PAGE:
I’d say this applies to virtually all best practices. , patterns, architectures, etc. If you’re doing something very simple, who cares about modularity or any kind of code hygiene? I don’t. But what happens in reality? Simple and small systems or experiments grow, one little addition at a time, and we all know the mess that ensues.
So in my understanding, the question posed only applies to at least moderately complex systems, which is where engineering skills matter. And in that context, learning what distinguishes a good database design is obviously very valuable, not to say crucial.

> Nobody understands three lines of code of queries with left and right joins.

Not sure if you’re being flippant, but a) this is not true, and more importantly b) why is it that we don’t expect programmers to be at least as fluent in SQL as in other, less important, languages?

            

            

                   It also usually forces your design towards the entities themselves rather. than the specific way they’re stored, which positions you better for switching to a completely different storage system in the future if, for instance, it’s becoming too slow or expensive to maintain everything in a traditional big name RDBMS.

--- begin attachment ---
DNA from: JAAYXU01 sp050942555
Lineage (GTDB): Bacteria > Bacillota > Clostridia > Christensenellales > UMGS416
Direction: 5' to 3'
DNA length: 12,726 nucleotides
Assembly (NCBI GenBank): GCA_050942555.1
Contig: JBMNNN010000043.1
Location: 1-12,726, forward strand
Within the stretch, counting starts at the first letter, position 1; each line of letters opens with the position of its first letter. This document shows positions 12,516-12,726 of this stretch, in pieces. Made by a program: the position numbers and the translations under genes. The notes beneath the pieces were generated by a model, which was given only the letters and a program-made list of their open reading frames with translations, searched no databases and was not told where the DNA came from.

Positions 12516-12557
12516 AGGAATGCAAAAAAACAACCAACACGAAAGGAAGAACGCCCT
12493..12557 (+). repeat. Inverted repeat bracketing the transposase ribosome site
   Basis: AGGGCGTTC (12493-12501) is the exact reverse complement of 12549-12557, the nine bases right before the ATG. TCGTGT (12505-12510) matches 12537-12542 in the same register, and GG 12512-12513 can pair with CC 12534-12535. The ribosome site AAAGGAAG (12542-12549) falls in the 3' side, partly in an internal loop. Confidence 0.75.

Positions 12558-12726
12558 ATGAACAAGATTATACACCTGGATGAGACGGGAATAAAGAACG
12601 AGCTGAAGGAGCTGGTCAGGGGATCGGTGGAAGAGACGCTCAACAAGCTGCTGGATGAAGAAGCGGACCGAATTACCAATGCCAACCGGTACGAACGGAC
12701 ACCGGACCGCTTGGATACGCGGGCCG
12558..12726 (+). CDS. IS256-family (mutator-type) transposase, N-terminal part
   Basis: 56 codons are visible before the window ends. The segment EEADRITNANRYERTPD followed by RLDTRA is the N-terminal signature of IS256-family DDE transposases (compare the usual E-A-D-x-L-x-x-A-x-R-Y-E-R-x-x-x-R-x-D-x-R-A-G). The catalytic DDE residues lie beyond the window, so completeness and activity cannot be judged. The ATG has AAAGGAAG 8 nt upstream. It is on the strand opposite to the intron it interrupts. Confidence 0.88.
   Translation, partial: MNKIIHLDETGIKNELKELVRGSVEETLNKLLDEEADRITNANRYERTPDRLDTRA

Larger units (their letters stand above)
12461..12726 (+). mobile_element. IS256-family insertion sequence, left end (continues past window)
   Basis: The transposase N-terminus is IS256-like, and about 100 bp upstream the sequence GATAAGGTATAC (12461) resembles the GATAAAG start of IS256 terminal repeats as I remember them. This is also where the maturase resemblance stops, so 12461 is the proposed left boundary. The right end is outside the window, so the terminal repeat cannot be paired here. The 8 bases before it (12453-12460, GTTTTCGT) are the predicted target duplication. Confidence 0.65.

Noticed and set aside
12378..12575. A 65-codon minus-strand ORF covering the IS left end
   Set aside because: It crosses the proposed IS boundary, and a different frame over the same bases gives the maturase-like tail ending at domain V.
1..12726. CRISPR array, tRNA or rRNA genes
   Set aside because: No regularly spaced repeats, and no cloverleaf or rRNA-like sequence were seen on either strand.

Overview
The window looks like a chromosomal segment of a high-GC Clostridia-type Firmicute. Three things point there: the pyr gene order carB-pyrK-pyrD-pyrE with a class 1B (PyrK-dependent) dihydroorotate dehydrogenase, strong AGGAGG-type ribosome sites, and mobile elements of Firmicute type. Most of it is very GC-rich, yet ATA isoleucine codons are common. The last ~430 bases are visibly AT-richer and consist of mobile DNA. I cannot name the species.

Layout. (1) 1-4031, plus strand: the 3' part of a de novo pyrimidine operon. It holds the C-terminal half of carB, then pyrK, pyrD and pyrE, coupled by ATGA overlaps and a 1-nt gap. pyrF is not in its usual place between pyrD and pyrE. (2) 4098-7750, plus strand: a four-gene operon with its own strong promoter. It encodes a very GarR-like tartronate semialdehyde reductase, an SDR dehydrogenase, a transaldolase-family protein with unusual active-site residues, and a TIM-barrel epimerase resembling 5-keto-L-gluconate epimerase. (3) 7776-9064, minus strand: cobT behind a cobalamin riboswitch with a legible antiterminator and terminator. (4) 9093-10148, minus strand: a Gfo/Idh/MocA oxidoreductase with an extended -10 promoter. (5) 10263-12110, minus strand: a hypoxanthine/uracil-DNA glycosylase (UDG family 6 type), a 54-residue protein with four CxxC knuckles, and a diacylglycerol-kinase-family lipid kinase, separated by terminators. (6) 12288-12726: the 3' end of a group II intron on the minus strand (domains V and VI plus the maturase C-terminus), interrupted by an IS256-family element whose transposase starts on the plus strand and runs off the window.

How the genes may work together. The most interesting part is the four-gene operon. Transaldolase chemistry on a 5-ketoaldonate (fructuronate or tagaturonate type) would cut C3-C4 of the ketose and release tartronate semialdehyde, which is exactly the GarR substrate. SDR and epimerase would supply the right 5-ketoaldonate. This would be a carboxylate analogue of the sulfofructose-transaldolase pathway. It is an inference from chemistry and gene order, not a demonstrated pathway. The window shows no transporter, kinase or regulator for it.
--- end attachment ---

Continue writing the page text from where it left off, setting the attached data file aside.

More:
“what kind of problem could possibly require so many tables “ CRMs often have hundreds of tables and ERPs have thousands or tens of thousands or more.             

                   Dumb question, but does anyone have a recommendation for good software for generating the schema diagrams in the Drupal link but for Redshift?
            

                         

                   Kinda tough to give a good answer without more context, IMO. What I mean is that a good e-commerce schema that serves a single small store and runs off a single database server would look quite different then a multi-tenant or distributed data store for a e-commerce site at scale.

The one you linked is a pretty typical relational model and isn’t bad, but it has trade offs that i’d personally not make, however, that doesn’t make it bad. In the end context, scale and usage all determine a good schema design. Sometimes what would be a good relational design on paper would be tragically horrid in practice once you get beyond a small dataset.